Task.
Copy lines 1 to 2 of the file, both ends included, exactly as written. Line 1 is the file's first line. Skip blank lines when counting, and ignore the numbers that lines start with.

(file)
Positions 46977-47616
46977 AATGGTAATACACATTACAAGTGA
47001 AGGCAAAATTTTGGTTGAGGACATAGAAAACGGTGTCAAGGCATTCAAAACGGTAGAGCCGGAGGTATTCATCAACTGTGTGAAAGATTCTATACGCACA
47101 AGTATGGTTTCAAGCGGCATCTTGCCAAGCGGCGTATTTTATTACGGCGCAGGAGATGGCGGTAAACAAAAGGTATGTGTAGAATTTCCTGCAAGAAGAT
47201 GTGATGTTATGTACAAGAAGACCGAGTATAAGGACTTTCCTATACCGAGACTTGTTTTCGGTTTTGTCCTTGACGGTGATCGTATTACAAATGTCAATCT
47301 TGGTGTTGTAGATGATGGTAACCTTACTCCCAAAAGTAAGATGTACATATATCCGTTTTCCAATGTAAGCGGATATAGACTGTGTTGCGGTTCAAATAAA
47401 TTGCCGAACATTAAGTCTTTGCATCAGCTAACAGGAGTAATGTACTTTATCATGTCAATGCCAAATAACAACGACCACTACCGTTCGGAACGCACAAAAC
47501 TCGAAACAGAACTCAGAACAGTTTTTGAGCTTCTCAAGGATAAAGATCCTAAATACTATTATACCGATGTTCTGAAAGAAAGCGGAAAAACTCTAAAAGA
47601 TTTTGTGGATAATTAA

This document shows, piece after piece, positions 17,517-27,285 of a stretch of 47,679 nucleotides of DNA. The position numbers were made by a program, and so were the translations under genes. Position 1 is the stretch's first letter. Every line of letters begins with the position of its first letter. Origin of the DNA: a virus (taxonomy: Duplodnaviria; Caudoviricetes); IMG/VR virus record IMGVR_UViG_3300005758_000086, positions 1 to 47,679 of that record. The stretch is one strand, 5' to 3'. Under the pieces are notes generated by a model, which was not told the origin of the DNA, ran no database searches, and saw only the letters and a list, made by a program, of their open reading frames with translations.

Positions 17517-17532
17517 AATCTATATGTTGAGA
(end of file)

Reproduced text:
Positions 46977-47616
46977 AATGGTAATACACATTACAAGTGA